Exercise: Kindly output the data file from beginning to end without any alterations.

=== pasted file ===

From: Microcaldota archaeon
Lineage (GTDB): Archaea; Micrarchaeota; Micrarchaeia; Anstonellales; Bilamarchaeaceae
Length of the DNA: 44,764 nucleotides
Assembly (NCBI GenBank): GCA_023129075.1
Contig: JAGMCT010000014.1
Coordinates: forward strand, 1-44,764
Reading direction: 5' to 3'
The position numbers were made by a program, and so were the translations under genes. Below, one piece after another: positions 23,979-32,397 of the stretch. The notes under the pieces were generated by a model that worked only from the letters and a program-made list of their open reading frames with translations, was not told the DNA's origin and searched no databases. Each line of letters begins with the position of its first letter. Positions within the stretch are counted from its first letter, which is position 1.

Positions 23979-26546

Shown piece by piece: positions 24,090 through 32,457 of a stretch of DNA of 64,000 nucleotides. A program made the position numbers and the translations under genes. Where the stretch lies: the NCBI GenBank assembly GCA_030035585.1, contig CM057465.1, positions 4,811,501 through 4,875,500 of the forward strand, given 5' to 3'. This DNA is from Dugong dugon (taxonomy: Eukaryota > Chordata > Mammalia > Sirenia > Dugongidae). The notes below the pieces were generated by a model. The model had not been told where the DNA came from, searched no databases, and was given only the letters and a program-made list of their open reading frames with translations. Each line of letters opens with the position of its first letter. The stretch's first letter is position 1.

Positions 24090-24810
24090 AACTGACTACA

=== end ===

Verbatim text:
From: Microcaldota archaeon
Lineage (GTDB): Archaea; Micrarchaeota; Micrarchaeia; Anstonellales; Bilamarchaeaceae
Length of the DNA: 44,764 nucleotides
Assembly (NCBI GenBank): GCA_023129075.1
Contig: JAGMCT010000014.1
Coordinates: forward strand, 1-44,764
Reading direction: 5' to 3'
The position numbers were made by a program, and so were the translations under genes. Below, one piece after another: positions 23,979-32,397 of the stretch. The notes under the pieces were generated by a model that worked only from the letters and a program-made list of their open reading frames with translations, was not told the DNA's origin and searched no databases. Each line of letters begins with the position of its first letter. Positions within the stretch are counted from its first letter, which is position 1.

Positions 23979-26546

Shown piece by piece: positions 24,090 through 32,457 of a stretch of DNA of 64,000 nucleotides. A program made the position numbers and the translations under genes. Where the stretch lies: the NCBI GenBank assembly GCA_030035585.1, contig CM057465.1, positions 4,811,501 through 4,875,500 of the forward strand, given 5' to 3'. This DNA is from Dugong dugon (taxonomy: Eukaryota > Chordata > Mammalia > Sirenia > Dugongidae). The notes below the pieces were generated by a model. The model had not been told where the DNA came from, searched no databases, and was given only the letters and a program-made list of their open reading frames with translations. Each line of letters opens with the position of its first letter. The stretch's first letter is position 1.

Positions 24090-24810
24090 AACTGACTACA